December 2022

Blog | The weird and wonderful traditions of Christmas

By Luca Valetti

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Read time: approx 5 mins

Christmas is close at hand. With family gatherings, Christmas decorations, airborne reindeer and lastly – yet just as important – unopened presents; it’s a time filled with mystery and magic.

I remember when I was a child going to bed on Christmas Eve, eagerly anticipating the next morning to arrive. Too excited to sleep, the exhilaration always got the best of me. I would swaddle in the sheets while I wondered if Santa would bring me gifts or coal. Somehow, with a stroke of luck, the next day turned out to be successful. I was happy.

Now that I know the truth about Santa, his elves and his reindeer, it just doesn’t feel the same. Nevertheless, this isn’t a bad thing. Yes, I miss the days of not knowing, however I value the understanding I have of today. Being older, Christmas is more than just presents and Santa. It’s about warmth, family, tradition, laughter, and much more.

Which is why today, I want to share with you a few of the many weird and wonderful Christmas traditions around the world…

Christmas adverts, UK

Starting with good ol’ Britain, of course, there are mince pies, tree decorations and Christmas crackers, but we can’t overlook the very odd yet very interesting tradition of watching TV adverts. Yes, you read that correctly, TV adverts.

From John Lewis, Aldi and ASDA to Boots, Cadbury and M&S, many people in Great Britain don’t feel like the season has started without these short clips sharing the Christmas joy.

KFC, Japan

Millions of families in Japan celebrate a Kentucky Fried Christmas; an estimated 3.6 million families, in fact. The “Kentucky Christmas package” comes with a whole roasted chicken and a plethora of sides for 5,800 yen (£34).

The tradition supposedly came to life in December 1974 when the first manager of KFC in Japan, Takeshi Okawara, had a dream after overhearing a group of ex-pats longing for their traditional turkey dinner. This dream held the key to Japan’s KFC Christmas coup leading to campaigns, slogans and ‘party barrels’ swooning the nation.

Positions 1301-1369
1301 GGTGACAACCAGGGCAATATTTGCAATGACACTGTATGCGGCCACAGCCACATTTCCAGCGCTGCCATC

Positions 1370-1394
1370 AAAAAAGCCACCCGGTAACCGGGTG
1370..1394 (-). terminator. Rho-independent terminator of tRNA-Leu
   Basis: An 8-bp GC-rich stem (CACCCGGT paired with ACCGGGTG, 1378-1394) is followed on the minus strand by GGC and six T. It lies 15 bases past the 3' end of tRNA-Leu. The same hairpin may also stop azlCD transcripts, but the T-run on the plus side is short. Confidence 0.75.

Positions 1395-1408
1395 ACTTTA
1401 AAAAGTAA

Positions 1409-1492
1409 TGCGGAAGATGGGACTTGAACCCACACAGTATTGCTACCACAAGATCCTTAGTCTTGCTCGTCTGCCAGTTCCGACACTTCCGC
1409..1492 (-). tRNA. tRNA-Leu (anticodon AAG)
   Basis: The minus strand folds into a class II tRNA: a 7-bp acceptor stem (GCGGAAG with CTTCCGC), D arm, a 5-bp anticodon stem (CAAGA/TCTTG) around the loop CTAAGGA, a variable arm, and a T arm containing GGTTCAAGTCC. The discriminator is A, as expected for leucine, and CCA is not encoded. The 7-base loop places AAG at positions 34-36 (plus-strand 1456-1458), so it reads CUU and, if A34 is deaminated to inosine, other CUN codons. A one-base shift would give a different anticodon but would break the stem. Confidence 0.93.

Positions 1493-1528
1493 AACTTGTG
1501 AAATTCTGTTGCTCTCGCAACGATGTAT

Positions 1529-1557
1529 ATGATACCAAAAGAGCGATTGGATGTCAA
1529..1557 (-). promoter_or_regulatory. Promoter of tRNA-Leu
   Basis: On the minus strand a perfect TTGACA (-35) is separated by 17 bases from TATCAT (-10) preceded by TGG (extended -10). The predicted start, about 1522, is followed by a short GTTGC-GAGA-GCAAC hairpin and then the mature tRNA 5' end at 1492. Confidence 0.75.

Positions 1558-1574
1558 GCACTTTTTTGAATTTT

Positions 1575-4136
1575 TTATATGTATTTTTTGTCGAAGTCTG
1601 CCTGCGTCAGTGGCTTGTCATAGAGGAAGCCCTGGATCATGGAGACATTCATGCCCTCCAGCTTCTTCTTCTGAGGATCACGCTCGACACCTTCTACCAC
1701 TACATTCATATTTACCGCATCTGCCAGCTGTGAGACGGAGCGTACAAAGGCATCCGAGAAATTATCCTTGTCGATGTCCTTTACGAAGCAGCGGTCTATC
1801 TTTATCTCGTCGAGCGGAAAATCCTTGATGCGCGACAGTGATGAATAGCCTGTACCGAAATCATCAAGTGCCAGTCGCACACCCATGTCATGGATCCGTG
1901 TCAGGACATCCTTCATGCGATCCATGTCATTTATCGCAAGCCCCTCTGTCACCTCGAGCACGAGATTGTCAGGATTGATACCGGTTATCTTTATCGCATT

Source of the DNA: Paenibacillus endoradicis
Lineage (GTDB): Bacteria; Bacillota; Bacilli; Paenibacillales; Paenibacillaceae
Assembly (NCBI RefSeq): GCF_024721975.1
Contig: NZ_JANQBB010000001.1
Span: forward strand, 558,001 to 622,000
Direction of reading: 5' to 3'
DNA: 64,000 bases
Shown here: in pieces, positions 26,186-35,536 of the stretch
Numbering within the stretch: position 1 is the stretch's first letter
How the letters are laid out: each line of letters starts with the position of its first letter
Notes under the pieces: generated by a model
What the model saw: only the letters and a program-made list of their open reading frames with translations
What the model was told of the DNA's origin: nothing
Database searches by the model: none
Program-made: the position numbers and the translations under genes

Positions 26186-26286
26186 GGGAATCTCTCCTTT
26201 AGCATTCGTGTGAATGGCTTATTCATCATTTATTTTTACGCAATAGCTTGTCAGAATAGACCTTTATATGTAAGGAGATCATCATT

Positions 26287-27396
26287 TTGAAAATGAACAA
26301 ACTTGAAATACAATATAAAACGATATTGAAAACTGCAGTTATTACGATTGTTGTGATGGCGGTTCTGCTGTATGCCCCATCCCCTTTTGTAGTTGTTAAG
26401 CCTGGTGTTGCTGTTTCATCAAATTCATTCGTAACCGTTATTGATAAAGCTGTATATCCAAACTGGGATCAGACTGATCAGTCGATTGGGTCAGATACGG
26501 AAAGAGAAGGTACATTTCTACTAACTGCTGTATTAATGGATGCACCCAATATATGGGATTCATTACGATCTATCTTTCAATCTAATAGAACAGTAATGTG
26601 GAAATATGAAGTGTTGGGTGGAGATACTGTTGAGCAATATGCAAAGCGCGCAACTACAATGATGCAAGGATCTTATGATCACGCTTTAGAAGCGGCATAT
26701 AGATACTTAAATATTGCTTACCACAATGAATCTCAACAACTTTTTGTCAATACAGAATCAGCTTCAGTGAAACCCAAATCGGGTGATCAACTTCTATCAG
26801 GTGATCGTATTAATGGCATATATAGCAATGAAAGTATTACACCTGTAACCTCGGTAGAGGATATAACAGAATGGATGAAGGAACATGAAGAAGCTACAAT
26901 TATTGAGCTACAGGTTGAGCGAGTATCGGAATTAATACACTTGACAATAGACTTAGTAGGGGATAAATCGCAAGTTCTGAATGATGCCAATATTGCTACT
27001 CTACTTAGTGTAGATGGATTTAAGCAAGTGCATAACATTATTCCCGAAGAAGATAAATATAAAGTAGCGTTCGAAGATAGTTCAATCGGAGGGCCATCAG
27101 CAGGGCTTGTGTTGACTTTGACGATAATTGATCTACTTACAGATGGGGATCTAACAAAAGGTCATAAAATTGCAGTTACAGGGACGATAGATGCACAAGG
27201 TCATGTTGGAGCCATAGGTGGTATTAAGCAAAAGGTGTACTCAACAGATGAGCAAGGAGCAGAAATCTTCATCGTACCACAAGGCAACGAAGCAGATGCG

“Kurisumasu ni wa Kentakkii!” (Kentucky for Christmas!)

Galette des Rois, France

In France, the Galette des Rois is a cake that celebrates the arrival of the Three Wise Men in Bethlehem. Consisting of puff pastry, frangipane, sweet almond cream and a little something extra that separates this cake from others… la fève (trinket). Whoever finds la fève is crowned “King” and is granted special privileges or gifts for the day.

Fèves have also become collectors’ items, dating back to 1875, where they are now being traded as commodities in conventions. Hmm… maybe it’s worth finding one of these fèves

Kutya, Ukraine

In Ukraine, Christmas day is celebrated on 7 January by walking through towns and singing Christmas carols while dressed in traditional garments.

Kutya is one of their national dishes made up of wheat grains, poppy seeds, honey, walnuts, and raisins. This dish is a mark of “unity of generations: past ones and coming ones”, while it also symbolises life over death. The annual custom is to throw the desert up on the roof, and if it sticks, there will be a good harvest in the coming year. Very interesting. 

Krampus, Austria

As someone who loves ghosts and ghouls, this is my personal favourite. The evil accomplice of St. Nicholas, Krampus, is the supposed beast of terror who roams the streets, searching for naughty children.

Amusing adults and scaring children for hundreds of years, Austrians have upheld this tradition by dressing up as Krampus and doing his bidding. There’s even an annual Krampus Parade held in Vienna!

Giant lantern festival, Philippines

Held in San Fernando, the Ligligan Parul, or giant lantern festival, is a sight to behold.

Villages from this region come together to compete and show off their beautiful patterns of up to 10,000 lightbulbs, carefully positioned to illuminate the night sky. With respect to this, the Giant Lantern Festival has made San Fernando the “Christmas capital of the Philippines”.

Hiding brooms, Norway

According to Norwegian legends, Christmas Eve is a time when witches thrive. Everyone knows witches use brooms to travel the skies, so… no broom, no travel.

That’s why the people of Norway make sure to hide their brooms on this day to prevent the catastrophe that could be reckoned upon them. Well, that’s my excuse not to do chores. 

With all these Christmas customs, I’m sure we can all agree, they bring a sense of unity to the communities that maintain them. Having people come together to preserve a tradition is truly something to cherish.

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